Braithwaite

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Braithwaite

Braithwaite is a village in the northern Lake District, in Cumbria, England. Historically within Cumberland, it lies just to the west of Keswick and to the east of the Grisedale Pike ridge, in the Borough of Allerdale. It forms part of the civil parish of Above Derwent.

Braithwaite is situated around Coledale Beck, a brook which joins Newlands Beck shortly after passing through the village. Newlands Beck (coming from the Newlands Valley) then flows north towards Bassenthwaite Lake.

Braithwaite has a Village Shop by the Low Bridge, several pubs, including the Coledale Inn, the Royal Oak and the Middle Ruddings Hotel. Braithwaite is easily accessible due to its close proximity to the A66. It has a campsite with a caravan park, B&B’s, pubs and guest houses. It has a wide range of sports including sailing, climbing, abseiling, canoeing, hang-gliding, parasailing, orienteering, bird watching (For ospreys in the nearby lakes), photography and virtually any other outdoor pursuit all within four miles of the village.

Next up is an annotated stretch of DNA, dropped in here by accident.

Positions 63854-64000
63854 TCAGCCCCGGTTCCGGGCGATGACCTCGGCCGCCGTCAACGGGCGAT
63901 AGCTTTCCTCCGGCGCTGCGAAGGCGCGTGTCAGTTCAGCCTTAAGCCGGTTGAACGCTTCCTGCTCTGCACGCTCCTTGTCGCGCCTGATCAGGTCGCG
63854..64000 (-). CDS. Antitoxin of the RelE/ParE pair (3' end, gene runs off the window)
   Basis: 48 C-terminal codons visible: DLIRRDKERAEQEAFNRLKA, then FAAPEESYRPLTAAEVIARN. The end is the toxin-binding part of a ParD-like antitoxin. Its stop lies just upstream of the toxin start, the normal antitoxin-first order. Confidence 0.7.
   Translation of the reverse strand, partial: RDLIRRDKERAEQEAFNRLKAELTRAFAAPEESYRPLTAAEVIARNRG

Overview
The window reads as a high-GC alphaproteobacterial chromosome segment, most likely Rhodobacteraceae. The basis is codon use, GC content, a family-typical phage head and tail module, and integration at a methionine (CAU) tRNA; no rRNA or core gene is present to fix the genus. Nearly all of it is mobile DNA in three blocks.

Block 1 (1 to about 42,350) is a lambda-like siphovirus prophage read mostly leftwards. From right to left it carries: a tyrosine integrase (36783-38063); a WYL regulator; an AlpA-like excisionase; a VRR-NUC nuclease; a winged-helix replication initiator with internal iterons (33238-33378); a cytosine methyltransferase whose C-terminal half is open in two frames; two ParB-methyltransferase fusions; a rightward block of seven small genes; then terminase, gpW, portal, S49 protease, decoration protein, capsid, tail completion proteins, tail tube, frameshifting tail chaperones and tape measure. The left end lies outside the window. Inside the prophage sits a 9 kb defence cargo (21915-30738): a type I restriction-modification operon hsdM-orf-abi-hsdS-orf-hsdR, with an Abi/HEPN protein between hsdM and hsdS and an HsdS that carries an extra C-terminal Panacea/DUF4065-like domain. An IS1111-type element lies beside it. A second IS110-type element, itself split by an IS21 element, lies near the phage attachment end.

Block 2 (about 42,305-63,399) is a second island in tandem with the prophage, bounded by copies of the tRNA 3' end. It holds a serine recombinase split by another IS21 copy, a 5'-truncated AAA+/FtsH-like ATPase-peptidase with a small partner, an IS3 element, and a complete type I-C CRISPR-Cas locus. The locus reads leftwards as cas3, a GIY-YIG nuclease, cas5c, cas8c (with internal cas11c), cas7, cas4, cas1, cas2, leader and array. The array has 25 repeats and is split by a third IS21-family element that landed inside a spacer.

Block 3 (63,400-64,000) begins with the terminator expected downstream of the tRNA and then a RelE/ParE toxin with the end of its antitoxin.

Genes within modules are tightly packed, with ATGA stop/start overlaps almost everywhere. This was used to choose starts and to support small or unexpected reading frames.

Nearby is the Hope Memorial Camp, a residential centre used throughout the year by youth groups from all over the country. The camp was the brain-child of Mr A H Hope, Headmaster of The Roan School, Greenwich (now John Roan School) from 1916 to 1930. In 1923, with his own money, Hope bought forty acres of land to the north-west of the village and built four huts on it, to provide his South London grammar school boys with ‘an opportunity of seeing mountains and lakes and of having the valuable experience of camping and living at close quarters with others.’ With the aid of The Roan Foundation, the original green and white painted wooden structures were replaced in 1989 by more substantial ones using modern building materials.

Braithwaite railway station was situated on the Cockermouth, Keswick and Penrith Railway between Penrith and Cockermouth in Cumbria, England. The station served the village of Braithwaite. The station opened to passenger traffic on 2 January 1865, and closed on 18 April 1966. The station building survives as a private residence.

Braithwaite is situated next to the fell called Barrow and commands great views from the summit. Braithwaite is also near to the Whinlatter Forest which has many walking trails of varying length.

About 3 miles from Braithwaite, up the Coledale valley, is the Force Crag mine, recently restored for the National Trust, where you can see the buildings and machinery of the last working metal mine in the Lake District. During the Second World War, tons of barites were extracted for making munitions. Trucks transported materials from the mine levels high above Force Crag down the fell side along what became known as the ‘Burma Road’.

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